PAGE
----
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BUILDING VARIATIONS

image by billaday via flickr

image by billaday via flickr

Extras – otherwise known as building variations

It is usual practice for the project design to be finalised and agreed before tenders are obtained or a building contract is signed. The advantage of this is that the owner knows what they are entitled to expect; contractors know what they are to provide and a lump-sum price can be set. However, it is almost inevitable that there will be changes or extras to the original scope of work. For this reason most building contracts allow for variations and adjustments to the lump-sum price.
 
What is a variation?

A variation is a change in the type, extent or quality of work being undertaken. Most building contracts allow for variations where changes to the physical building works are required. It is quite usual for circumstances to change or for something minor to be overlooked in the contract and this will usually result in a variation. Variations usually result in changes to the cost and/or the time required to complete a project.

Why are variations necessary?

Sometimes variations have to be made. This may be because something is found on site after construction begins which was concealed or which could not reasonably have been expected given the available information at the time of tender. For example, if rock is discovered when the footings are being excavated, it will increase the cost of excavation and may delay progress. Another cause of a variation might be the need to do something that was not expected but is now required by a local authority. At other times you may simply change your mind when you view the developing construction site.

If I change my mind, can I order a variation?

Most building contracts allow the owner, through the architect (in architect administered contracts), to request changes that may result in variations, but it is a power that should be used with care.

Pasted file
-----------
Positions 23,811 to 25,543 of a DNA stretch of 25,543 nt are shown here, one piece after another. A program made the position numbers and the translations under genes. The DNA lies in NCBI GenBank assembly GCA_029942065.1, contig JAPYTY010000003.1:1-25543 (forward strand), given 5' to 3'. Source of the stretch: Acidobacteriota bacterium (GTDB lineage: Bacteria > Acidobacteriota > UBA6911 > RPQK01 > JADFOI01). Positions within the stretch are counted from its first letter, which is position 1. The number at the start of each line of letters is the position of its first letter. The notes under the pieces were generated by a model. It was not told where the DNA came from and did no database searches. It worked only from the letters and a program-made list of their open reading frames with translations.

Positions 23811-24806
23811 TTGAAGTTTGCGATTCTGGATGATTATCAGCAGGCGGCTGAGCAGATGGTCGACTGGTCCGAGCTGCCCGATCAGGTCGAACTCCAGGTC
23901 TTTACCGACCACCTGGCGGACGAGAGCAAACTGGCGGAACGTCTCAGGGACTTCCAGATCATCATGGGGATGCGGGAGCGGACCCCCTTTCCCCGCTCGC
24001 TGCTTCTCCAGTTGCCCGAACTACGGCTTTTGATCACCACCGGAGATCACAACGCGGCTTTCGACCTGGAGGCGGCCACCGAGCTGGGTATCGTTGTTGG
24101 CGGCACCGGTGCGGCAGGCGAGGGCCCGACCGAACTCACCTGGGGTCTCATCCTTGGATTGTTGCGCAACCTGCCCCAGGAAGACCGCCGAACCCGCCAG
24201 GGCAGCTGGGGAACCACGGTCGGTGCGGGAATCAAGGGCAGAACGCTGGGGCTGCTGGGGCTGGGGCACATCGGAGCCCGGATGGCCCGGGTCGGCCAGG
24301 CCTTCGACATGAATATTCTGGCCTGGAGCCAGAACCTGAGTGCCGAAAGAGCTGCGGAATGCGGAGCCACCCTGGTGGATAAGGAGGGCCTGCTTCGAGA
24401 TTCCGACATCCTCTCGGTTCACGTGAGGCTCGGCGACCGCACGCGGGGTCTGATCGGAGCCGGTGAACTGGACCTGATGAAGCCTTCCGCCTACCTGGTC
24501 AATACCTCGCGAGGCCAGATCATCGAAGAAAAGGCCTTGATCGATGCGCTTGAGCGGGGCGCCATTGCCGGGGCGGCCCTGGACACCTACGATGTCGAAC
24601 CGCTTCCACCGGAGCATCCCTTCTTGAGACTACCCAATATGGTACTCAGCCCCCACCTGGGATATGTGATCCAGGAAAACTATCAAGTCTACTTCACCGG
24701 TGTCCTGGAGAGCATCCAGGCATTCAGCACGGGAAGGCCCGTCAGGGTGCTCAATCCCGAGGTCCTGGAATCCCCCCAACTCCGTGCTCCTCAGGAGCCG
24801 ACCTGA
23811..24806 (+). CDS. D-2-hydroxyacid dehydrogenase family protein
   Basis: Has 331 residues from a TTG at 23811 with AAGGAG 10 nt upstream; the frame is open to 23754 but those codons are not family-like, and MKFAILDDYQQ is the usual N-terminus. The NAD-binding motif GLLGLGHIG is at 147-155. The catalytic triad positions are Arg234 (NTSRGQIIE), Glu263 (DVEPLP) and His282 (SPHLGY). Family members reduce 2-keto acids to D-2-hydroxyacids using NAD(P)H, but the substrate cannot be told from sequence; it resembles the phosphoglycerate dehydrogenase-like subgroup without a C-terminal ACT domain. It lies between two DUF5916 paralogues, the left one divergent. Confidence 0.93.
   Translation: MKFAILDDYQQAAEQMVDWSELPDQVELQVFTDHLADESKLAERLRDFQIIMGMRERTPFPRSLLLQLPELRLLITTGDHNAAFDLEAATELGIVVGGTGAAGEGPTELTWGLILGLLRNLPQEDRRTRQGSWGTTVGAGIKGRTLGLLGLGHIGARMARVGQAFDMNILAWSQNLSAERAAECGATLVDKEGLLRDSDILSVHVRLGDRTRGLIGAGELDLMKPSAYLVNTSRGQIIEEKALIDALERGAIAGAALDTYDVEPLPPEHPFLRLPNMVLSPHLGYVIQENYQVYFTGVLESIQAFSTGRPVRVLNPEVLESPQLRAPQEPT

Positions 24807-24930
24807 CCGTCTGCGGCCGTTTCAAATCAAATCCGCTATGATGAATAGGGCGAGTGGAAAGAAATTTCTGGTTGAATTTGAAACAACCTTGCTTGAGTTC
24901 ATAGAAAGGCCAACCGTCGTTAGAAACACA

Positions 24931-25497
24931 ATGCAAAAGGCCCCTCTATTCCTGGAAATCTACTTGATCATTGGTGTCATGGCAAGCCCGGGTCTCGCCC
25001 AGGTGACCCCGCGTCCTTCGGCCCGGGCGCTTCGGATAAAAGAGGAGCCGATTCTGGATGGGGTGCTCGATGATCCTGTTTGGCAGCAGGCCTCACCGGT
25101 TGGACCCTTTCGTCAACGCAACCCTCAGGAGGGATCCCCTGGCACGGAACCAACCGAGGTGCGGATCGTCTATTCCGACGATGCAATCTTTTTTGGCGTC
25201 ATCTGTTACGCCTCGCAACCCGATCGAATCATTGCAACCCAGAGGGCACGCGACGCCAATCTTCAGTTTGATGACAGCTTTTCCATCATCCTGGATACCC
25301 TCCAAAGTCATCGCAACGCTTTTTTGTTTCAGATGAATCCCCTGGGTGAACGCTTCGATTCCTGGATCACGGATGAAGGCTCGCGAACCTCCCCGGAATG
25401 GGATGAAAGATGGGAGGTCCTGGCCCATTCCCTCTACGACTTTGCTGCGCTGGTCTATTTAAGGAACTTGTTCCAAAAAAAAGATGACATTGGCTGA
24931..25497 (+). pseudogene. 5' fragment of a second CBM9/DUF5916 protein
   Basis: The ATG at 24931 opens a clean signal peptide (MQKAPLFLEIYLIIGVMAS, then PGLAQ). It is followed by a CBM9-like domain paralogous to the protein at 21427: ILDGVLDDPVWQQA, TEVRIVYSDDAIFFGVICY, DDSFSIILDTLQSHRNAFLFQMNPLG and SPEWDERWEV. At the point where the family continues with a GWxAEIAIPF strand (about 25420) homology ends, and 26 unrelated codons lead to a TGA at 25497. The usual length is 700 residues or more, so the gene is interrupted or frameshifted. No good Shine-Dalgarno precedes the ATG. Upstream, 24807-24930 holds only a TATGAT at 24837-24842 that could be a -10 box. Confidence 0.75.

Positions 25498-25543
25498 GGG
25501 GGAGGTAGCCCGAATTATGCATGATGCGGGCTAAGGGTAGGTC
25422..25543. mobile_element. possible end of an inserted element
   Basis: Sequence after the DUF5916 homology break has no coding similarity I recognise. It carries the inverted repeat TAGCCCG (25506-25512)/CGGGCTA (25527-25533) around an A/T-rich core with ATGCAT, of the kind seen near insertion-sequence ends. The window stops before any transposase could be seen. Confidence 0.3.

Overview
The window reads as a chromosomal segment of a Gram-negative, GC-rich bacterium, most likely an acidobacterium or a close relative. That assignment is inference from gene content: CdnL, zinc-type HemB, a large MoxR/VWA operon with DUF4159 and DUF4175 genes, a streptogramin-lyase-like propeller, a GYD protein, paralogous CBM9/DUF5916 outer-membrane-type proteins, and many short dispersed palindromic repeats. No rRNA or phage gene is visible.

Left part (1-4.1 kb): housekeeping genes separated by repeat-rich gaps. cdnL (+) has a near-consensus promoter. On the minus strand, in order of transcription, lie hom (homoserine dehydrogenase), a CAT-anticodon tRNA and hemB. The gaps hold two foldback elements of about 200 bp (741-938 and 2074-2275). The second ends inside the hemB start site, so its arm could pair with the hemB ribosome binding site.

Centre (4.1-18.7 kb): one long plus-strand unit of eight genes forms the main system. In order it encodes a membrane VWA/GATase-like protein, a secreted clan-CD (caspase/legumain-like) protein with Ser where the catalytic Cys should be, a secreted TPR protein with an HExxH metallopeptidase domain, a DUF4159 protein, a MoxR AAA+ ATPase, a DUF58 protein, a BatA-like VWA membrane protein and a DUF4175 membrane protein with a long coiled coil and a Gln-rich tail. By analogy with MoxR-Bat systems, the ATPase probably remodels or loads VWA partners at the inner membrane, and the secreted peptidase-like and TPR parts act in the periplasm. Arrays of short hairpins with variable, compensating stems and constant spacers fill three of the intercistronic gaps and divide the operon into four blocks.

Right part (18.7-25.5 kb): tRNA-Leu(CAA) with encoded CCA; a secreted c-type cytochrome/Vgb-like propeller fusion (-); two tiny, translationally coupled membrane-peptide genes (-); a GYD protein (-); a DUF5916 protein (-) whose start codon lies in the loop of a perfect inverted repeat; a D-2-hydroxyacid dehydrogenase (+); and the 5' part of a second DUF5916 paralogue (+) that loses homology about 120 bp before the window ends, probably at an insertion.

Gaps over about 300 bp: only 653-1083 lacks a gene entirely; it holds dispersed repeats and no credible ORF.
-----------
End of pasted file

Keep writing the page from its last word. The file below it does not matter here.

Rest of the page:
Variations usually cost money. They often extend the building time and they can be the cause of disagreements between the owner and the contractor. Even a seemingly simple change such as relocating a door can result in an increase in cost and an extension of time, particularly if the door has already been partially or fully constructed. For this reason, it is advisable to try to finalise all aspects of the design before tenders are called. If this is not possible, you should prepare for likely variations by allocating funds for this possibility.

Contingency sums

Your architect may recommend that the tender documents include a contingency sum, usually equal to 5% to 10% of the total cost of the work and sometimes more for renovation projects. This sum of money can only be used with your approval, when variations become necessary or are requested.

The contingency sum can be included in the contract and on completion the unused part of the money will be deducted from the final payment to the contractor. Alternatively, the contingency sum need not necessarily be declared to the contractor, but should still form part of your overall project budget.

How are variations dealt with?

Most building contracts include a procedure for variations. If a variation is necessary you should request and authorise it through your architect. Usually your architect will obtain a quotation for the work from the contractor before the variation proceeds. In this way, the cost and time implications of the variation can be understood before the change is approved. 

As it is not always possible to agree on the cost of a variation immediately, most contracts allow you to order a variation and have your architect determine a fair price later. However in some states and territories and particularly in the case of domestic building contracts, legislation requires that in most circumstances the costs associated with variations be agreed and approved in writing before the work is undertaken.

In summary

Occasionally variations cannot be avoided and at other times they are desirable. Before you agree to a variation or before you order one you need to know the estimated cost and time implications. Your architect is required to process variations in accordance with the terms of the contract and relevant state or territory legislation.

The above is a client note published by the Australian Institute of Architects.

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